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ARS Home » Plains Area » Fargo, North Dakota » Edward T. Schafer Agricultural Research Center » Insect Genetics and Biochemistry Research » Research » Publications at this Location » Publication #348449

Research Project: Conservation of Genetic Diversity and Improved Storage Protocols for Agricultural Pests and Beneficial Insects

Location: Insect Genetics and Biochemistry Research

Title: Physiological and molecular regulation of metamorphic commitment in the solitary bee Osmia lignaria

Author
item Agosto, Laurie - University Of Central Florida
item Bentley, Vanessa - Aurora University
item Helm, Bryan - North Dakota State University
item Holthusen, Jason
item Rinehart, Joseph - Joe
item Yocum, George
item Greenlee, Kendra - North Dakota State University
item Bowsher, Julia - North Dakota State University

Submitted to: Meeting Abstract
Publication Type: Abstract Only
Publication Acceptance Date: 12/15/2017
Publication Date: 1/3/2018
Citation: Agosto, L.M., Bentley, V.L., Helm, B.R., Holthusen, J.E., Rinehart, J.P., Yocum, G.D., Greenlee, K.J., Bowsher, J.H. 2018. Physiological and molecular regulation of metamorphic commitment in the solitary bee Osmia lignaria [abstract]. The Society for Integrative & Comparative Biology (SCIB) Annual Meeting 2018. January 3-7, 2018. San Francisco, CA. P3-189.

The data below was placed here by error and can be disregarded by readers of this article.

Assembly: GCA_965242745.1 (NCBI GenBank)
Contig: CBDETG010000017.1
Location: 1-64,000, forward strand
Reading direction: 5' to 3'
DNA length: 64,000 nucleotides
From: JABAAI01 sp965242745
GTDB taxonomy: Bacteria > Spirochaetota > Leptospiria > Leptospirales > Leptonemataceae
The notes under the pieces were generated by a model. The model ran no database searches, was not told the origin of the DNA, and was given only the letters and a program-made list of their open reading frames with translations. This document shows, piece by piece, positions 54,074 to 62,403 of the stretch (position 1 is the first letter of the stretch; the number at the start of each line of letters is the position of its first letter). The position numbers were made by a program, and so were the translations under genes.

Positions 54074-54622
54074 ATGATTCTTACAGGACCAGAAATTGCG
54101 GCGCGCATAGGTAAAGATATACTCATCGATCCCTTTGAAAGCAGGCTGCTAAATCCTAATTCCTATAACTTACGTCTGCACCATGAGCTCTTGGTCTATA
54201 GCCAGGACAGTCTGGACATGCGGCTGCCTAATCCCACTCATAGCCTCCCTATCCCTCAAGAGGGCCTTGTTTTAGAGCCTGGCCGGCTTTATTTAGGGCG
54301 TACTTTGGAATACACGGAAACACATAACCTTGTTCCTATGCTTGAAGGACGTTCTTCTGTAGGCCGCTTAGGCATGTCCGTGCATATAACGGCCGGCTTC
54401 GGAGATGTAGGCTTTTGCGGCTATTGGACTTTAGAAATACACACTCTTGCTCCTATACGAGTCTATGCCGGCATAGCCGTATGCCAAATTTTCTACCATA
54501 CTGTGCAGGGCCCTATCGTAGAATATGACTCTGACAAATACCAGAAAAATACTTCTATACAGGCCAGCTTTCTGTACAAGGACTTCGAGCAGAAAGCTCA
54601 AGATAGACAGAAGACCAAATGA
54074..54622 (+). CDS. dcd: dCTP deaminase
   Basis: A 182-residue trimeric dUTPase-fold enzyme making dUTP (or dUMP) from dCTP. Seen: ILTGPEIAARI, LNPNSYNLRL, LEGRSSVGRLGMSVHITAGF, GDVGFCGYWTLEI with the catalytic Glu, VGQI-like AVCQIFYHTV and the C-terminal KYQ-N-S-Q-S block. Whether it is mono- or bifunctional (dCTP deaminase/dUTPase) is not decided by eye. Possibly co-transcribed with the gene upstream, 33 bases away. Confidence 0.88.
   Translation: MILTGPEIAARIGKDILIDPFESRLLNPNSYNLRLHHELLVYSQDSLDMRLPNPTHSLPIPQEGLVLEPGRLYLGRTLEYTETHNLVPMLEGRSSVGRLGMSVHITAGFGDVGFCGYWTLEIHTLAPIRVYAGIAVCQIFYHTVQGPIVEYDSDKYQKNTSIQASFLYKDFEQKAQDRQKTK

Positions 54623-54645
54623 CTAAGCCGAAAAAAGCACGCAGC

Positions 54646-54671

Interpretive Summary: .

Technical Abstract: The insect body size model hypothesizes that larval growth and metamorphosis are the developmental basis for adult size variation. Recent studies have suggested that these mechanisms may hold common elements among different taxa, while also diversifying as life histories evolve. However, the mechanisms must be characterized at different levels to model body size variation for each species. Recently, metamorphosis in the blue orchard bee, Osmia lignaria, was observed to undergo metamorphosis in response to food absence; however, the physiological and molecular mechanisms that regulate metamorphosis have not been described. We characterized hemolymph titers of juvenile hormone III (JH III) in developing O. lignaria using HPLC-MSMS from larvae that were feeding (days 5-12) and from larvae that had food removed (0-96 hrs, 8 time points). Gene expression of hormone synthesis and receptivity genes were characterized using qPCR. Hemolymph JHIII concentration decreased following food removal, although remained detectable for up to 72 hrs following food removal. Gene expression overall showed a significant shift between 12-24 hrs following food removal. In particular, JHIII genes (met, jhamt), ecdysone genes (ecr, shadow), and downstream transducers of hormonal signals (krh1, brc) were upregulated. These responses provide evidence that food removal induces metamorphosis in O. lignaria. However, JH synthesis and receptivity genes were upregulated following food removal as JHIII titers declined, which suggests that the relationship between physiological and molecular regulators are more complex than JHIII titer alone.